Recently, Mr. López Obrador has made his way back to the path of moderation. One of Mexico’s main television stations visited him at home and presented him as a no-frills Christian man with an intelligent and charming wife.
Judging by his track record as the mayor of Mexico City, it seems likely that as president he would maintain a shrewd, responsible fiscal policy, to fight corruption and expand social policies. But it also seems likely that if he secures absolute power he would mobilize his ground troops to fight his enemies, divide the world into good guys and bad guys, and use strategies such as popular referendums to avert legal obstacles.
Mr. López Obrador must understand that he will rule for all. He is right to stress that Mexico suffers from crony capitalism, and that many public institutions have been kidnapped by private interests. But he clouds the atmosphere when, during his rallies, he calls businesspeople predatory and Supreme Court judges gangsters, or when he belittles the efforts of the civil society as a mask to advance personal interests. And if he will fight corruption, he should also aim toward some of his own clique.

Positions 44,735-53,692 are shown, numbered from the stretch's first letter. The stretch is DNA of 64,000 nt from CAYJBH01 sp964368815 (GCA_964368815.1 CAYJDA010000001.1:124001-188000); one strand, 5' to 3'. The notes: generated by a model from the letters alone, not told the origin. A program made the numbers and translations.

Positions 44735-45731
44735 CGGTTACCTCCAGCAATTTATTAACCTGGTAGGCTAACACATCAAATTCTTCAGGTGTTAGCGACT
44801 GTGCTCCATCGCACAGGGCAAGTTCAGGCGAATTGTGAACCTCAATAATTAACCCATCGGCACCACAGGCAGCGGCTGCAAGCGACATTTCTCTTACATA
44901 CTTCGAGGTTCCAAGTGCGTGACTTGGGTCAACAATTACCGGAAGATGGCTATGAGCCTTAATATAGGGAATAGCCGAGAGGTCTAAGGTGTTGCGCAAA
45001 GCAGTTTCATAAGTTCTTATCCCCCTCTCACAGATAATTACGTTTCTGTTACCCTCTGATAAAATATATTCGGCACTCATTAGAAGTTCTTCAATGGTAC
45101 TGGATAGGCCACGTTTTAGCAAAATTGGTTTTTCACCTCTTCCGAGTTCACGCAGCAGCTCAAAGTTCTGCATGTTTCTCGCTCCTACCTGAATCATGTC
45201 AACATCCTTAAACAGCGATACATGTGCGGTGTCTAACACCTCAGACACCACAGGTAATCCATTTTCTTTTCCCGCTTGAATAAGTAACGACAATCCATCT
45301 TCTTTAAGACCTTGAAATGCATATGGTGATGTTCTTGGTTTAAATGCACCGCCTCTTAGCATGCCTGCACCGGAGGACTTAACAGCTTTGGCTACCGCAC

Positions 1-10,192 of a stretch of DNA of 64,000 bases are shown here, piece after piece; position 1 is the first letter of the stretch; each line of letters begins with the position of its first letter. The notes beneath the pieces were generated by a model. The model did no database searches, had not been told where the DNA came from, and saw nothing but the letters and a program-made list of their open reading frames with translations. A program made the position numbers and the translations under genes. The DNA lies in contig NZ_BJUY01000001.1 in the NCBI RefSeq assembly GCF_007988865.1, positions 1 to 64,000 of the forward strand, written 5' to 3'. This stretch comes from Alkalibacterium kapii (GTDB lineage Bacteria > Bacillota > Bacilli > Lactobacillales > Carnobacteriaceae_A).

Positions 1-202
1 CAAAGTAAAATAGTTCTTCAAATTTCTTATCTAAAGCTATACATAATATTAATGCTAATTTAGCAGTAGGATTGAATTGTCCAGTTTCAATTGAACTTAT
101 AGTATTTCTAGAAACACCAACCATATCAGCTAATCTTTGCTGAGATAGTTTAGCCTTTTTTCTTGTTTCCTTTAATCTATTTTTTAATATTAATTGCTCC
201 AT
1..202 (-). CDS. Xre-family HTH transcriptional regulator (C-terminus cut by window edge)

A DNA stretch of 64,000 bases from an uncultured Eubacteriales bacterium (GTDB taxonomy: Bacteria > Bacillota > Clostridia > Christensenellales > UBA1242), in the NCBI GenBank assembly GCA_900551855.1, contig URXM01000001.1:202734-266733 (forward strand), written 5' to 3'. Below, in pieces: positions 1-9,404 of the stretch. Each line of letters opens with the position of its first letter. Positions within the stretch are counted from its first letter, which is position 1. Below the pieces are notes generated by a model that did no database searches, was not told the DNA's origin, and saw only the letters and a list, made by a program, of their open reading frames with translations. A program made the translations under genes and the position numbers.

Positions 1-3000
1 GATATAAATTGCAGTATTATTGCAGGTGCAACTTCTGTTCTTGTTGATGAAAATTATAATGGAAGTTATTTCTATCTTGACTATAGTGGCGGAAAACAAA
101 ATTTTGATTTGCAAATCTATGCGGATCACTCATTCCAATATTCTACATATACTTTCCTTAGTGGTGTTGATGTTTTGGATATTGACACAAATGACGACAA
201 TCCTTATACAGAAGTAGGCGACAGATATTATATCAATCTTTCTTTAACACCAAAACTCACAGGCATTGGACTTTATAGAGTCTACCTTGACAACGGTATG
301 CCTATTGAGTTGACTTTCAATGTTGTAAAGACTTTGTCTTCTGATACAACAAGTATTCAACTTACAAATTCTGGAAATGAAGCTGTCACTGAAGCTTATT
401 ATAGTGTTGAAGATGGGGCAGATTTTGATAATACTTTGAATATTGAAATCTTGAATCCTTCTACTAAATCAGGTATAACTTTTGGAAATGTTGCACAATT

If he wins the presidency, and takes a majority in the Congress, his proposed constitutional amendments will be fast-tracked. And his success will revive the nagging question in the mind of many Mexicans these days: Will he be an agent for change, or the strongman of yet another Mexican revolution?